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Adapting the environment

This is a brief introduction to some ideas of how to adapt the educational environment to include children and young people with speech, language and communication needs (SLCN).  These are generally more applicable to younger children but the underlying principles could also be applied to environments with older pupils.

Many children with speech, language and communication needs have good visual skills. Visual support can be a very effective way of supporting understanding, enhancing an educational environment and promoting confidence and learning. For example:

  • Make timetables visual - use pictures, symbols or photographs, for younger children, having a visual time line can be very effective.
  • Label equipment and places for specific activities - use pictures, symbols, photographs or written labels.
  • Have visual displays of topics or current activities. This can be used to reinforce information. Beware there isn't too much, though - for some children, vast displays on the wall can cause overload.

You can adapt the environment in other ways, for example:

  • Consider noise levels. If the environment is too noisy, it can be difficult for children to listen effectively or focus on tasks in hand.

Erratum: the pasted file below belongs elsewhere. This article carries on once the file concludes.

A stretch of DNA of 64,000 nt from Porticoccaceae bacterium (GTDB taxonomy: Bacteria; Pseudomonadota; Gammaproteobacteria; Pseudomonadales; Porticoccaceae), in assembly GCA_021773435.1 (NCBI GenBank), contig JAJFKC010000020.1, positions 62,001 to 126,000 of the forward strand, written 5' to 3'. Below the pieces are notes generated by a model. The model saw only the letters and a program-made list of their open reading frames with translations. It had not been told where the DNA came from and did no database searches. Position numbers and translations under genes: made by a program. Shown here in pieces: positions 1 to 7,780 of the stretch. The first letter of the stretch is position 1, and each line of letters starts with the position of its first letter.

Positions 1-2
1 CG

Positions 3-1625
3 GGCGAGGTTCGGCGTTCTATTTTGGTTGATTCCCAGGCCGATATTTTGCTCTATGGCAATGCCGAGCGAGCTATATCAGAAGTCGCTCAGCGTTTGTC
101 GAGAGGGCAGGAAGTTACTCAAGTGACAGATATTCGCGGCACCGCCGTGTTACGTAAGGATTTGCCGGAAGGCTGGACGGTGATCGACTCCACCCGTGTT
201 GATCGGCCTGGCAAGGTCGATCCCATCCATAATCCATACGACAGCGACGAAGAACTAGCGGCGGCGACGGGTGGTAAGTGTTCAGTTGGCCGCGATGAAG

• Minimise distractions. This helps children to focus on language in class.
  • Make the routines of the classroom or activity very explicit. Often children can benefit from rehearsing these routines several times to become more confident in the environment.
  • Give children opportunities to familiarise themselves with the layout of the setting. They may need extra support to get to know the names of staff, or where particular lessons or activities are taking place. This is particularly important where a child comes into contact with many members of staff, or if the school site is large. This may involve providing a suitable map or guide.
  • The amount and style of adult 'talk' can greatly influence the environment and how accessible it is to children with speech, language or communication needs. Giving children time to process and understand information, and to respond is crucial. By adapting their use of 'talk' in the classroom, and in particular their level of language, adults can really enhance the learning environment.
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